Rochester, in the year of his death at 33) describes love as a combat (see Wyatt, Surrey,
Petrarch) from which, repeatedly wounded by STDs and emotional exhaustion, he is
retiring. He has been a bad, bad, bad boy, and loved it.
He's not dismissive of
functional knowledge, however, so Hoffberger's safe: "But thoughts are given for
action's government; / Where action ceases, thought's impertinent" (94-5).
It's the old "gnosis-praxis" argument from Sidney's "Defense."
However, he pushes it further and (voila, the 'Sixties!) says: "Our
sphere of action is life's happiness, / And he who thinks beyond, thinks like an ass"
(96-7). He claims that "right reason" will bring our passions and
intellects into a balance that will not extinguish pleasure, so he's not against all
reason, just oppressive reason. He accepts limits on desire, but demands that desire
be allowed its function, and reminds us that most of us rarely can pursue desire because
we are bound by fear (139ff.).
At l. 174 (as in the case of "Upon Nothing"--see a pattern?) he turns to the
court and the church, which receive the full force of his lash. In ll. 212-219, he
almost seems to be evoking the Parson of Canterbury Tales in imagining a good churchman,
humble, continent, and sensible. However, like Donne ("Song: Go And Catch a
Falling Star"), he turns away from this rare beast (as he imagines him) and claims
"Man differs more from man, than man from beast" (221).
Issues and Research Sources:
- In "Upon Nothing," note the return of the "devouring time" motif,
but note his use of it radically differs from Spenser's or Shakespeare's.
- How does his poem suggest yet another response to the Mannerist dilemma that afflicted
John Donne and George Herbert?
Rochester lived during the era in which the Royal Society for the study of science was
founded by Charles II.
- What might the scientific thinking of the late C17 have done to the earl's attitude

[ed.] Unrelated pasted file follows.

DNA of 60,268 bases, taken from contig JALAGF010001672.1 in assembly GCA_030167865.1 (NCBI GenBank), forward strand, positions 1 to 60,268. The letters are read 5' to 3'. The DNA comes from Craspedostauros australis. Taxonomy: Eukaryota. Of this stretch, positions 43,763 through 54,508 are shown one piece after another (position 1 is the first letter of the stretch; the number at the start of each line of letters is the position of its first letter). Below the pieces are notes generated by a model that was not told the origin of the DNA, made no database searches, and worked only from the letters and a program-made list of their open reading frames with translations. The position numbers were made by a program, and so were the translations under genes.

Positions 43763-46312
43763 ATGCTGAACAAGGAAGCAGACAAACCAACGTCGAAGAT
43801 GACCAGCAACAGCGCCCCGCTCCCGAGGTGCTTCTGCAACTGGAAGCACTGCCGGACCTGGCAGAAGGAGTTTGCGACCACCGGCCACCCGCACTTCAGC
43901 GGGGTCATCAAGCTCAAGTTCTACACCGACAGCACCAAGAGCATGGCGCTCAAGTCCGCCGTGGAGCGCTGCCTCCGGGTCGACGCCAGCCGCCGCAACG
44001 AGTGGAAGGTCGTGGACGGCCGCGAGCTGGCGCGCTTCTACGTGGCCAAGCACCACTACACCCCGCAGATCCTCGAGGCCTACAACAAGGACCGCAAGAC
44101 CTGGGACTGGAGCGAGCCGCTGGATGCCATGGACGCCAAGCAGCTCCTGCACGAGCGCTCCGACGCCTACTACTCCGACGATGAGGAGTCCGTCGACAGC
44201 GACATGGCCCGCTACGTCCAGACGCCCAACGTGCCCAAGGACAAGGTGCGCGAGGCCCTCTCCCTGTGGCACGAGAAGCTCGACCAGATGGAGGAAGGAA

toward the great shared social faith of Chaucer's time?
- When Rochester claims (in "Satire upon Reason") that "Man differs more
from man, than man from beast" (221), he attacks a great, a priori scientific
belief. Why do scientists need to believe in the great gulf separating humans from
"animals," and what has this meant for our description of aberrant humans (Volpone?),
superior animals, etc.?
- Rochester argued for a kind of absolute liberty of conscience. What might be the
social consequences of such an absolute liberty, especially if it were joined to political
- After accidentally giving Charles II the "Satyre on Charles II,"
Rochester was banished from the court. To pass the time,
disguised himself as "Doctor Bendo," and advertised to wealthy
noblewomen and merchants' wives that, among other ills, if they had failed to conceive
children, he could cure them. His efforts were said to be highly
successful. Who is the model for "Doctor Bendo," and how is
Rochester reading the work in which that character occurs?
- To see his portrait with his famous monkey, click here.
He's crowning it with the symbolic laurel wreath awarded victorious poets in Classical
Greece, implying what, exactly about poetry, the monkey, himself, or us?
For the general
website address of "Voice of the Shuttle" which contains a variety of tools and
information for Seventeenth-Century studies, click here.
Be especially careful, however, when using VOS material as a source for
papers. Some of its materials are distinctly not scholarly (undergraduate
student work, popular sites, etc.). Keep your wits about you and test your sources
like a good scholar.